Moving averages work well when prices are in the trend. However, you have to be careful because the tool can give a false signal when the prices are not trending. For short term trends one can use 5, 11 and 21 day moving averages, while for the medium / intermediate term 21 to 100 days is generally considered a good metric. Finally, any moving average that uses 100 days or more can consider a measure of long-term momentum. The shorter the MA, the more sensitive the signal.
With a base set in moving averages, you can follow the three steps below to calculate and use Bollinger Bands:
Step 1: The moving average of the closing price is the first and the middle trendline of the Bollinger Band. For example, you can find the closing prices of a stock for 20 consecutive days and divide them by 20 to calculate the 20-day moving average.
2nd step: The second trend line is the upper Bollinger Band. To calculate it, you add standard deviations to the moving average of the stock. Standard deviation measures the distance between numbers and the average closing price of the stock. For example, the formula for the upper band is MOV20 + (2 * 20 Standard Deviation of Close).
Step 3: The third trend line is the lower Bollinger Band. To calculate this, you subtract the standard deviations from the moving average of the stock. For example, the formula for the lower band is MOV20- (2 * 20 Standard Deviation of Close).
How to interpret Bollinger bands?
You can interpret Bollinger Bands through the following points:
- A large price change is expected at the time of volatility if the bands tighten and come closer. If this happens, the stock can start to move in a trend.
- If the bands move away from each other, it may indicate that volatility is increasing and the current trend may stop.
- Investors can identify potential profit targets using the band envelope. This means that stock prices tend to rebound from band to band, which investors use to make profits. For example, if the price moves from the upper band to the MA, the lower band may be the price target.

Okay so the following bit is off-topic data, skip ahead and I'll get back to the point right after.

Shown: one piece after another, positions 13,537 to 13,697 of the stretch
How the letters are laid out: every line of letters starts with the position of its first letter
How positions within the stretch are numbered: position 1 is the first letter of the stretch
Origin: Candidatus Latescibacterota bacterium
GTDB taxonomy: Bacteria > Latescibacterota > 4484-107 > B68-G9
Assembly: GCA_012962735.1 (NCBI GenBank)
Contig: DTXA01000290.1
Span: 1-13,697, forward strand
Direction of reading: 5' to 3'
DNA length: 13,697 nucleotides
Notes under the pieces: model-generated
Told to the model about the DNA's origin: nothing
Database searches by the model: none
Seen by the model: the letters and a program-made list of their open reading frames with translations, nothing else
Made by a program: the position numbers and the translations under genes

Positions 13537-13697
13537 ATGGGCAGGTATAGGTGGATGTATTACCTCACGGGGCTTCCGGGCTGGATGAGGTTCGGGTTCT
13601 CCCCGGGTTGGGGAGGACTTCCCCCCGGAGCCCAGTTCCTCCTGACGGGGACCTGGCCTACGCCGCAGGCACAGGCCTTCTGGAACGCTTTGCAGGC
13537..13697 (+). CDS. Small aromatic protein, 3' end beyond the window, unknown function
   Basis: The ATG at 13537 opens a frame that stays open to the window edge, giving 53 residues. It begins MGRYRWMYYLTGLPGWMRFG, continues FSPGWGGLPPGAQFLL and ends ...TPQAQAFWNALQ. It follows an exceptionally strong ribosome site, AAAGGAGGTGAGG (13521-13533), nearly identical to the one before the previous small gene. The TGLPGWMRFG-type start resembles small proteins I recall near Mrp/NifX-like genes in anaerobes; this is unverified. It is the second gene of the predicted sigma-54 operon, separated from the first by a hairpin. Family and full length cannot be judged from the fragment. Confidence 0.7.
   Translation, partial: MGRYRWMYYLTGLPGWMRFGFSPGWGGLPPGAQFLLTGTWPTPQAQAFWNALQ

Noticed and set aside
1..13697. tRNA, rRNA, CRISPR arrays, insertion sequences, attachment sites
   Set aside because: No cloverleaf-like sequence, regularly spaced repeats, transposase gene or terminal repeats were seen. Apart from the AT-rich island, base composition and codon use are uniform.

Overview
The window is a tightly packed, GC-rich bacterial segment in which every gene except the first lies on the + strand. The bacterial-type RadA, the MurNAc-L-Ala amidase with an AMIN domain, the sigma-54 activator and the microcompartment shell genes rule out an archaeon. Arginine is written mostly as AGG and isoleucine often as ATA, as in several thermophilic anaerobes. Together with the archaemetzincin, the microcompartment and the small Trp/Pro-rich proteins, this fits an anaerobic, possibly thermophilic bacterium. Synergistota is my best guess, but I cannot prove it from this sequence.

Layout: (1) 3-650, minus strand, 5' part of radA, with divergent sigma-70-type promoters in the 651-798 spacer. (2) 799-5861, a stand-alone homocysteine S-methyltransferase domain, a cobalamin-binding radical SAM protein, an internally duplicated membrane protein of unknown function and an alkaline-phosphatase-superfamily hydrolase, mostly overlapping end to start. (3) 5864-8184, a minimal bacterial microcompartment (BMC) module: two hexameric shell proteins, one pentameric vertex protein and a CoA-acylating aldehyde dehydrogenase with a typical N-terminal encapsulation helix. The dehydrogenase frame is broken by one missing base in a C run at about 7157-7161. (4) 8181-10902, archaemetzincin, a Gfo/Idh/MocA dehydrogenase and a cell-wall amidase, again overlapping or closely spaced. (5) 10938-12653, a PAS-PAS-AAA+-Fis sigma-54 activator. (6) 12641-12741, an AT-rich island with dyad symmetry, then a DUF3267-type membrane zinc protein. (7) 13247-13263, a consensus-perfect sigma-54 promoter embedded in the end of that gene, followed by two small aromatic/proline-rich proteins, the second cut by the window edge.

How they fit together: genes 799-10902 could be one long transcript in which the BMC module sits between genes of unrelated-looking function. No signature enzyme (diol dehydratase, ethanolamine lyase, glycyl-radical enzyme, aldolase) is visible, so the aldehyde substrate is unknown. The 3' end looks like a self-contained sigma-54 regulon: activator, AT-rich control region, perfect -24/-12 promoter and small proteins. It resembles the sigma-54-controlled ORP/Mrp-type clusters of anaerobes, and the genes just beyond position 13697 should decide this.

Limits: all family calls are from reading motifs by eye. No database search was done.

- Sometimes the price can hug or exceed the tape envelope for a long time. Investors can use this indicator to adjust their current positions or take a new one.
- If the price breaks out of the two price brackets, a strong trend should continue. However, investors need to ensure that prices do not immediately retreat inside the band. If this happens, the strength of the trend may weaken.
Bollinger bands can be a great way for you to predict a stock’s price movement and market trend. As it helps investors identify the stock price target, it can be used effectively to buy / sell / adjust positions and ensure entry and exit is only while making a profit.
However, Bollinger Bands are based entirely on theory and can give you false indicators of price movement. First you need to use various other indicators available and see which one works best for you. You can check out the IIFR to better understand how to use Bollinger Bands.
Frequently Asked Questions
Q.1: What are the uptrends in day trading with Bollinger Bands?
Answer: The uptrend in day trading occurs when you make an intraday trade using information from the Bollinger Bands. As Bollinger Bands can help you assess the market trend, you can use it for intraday trading.
Q.2: What are the components of Bollinger Bands?
Reply : The components of Bollinger Bands are:
- Upper Bollinger Band
- Lower Bollinger Band
- Moving average
- Number of days in a calming period
- Number of standard deviations
- Standard deviation over the last ‘n’ periods of the target price.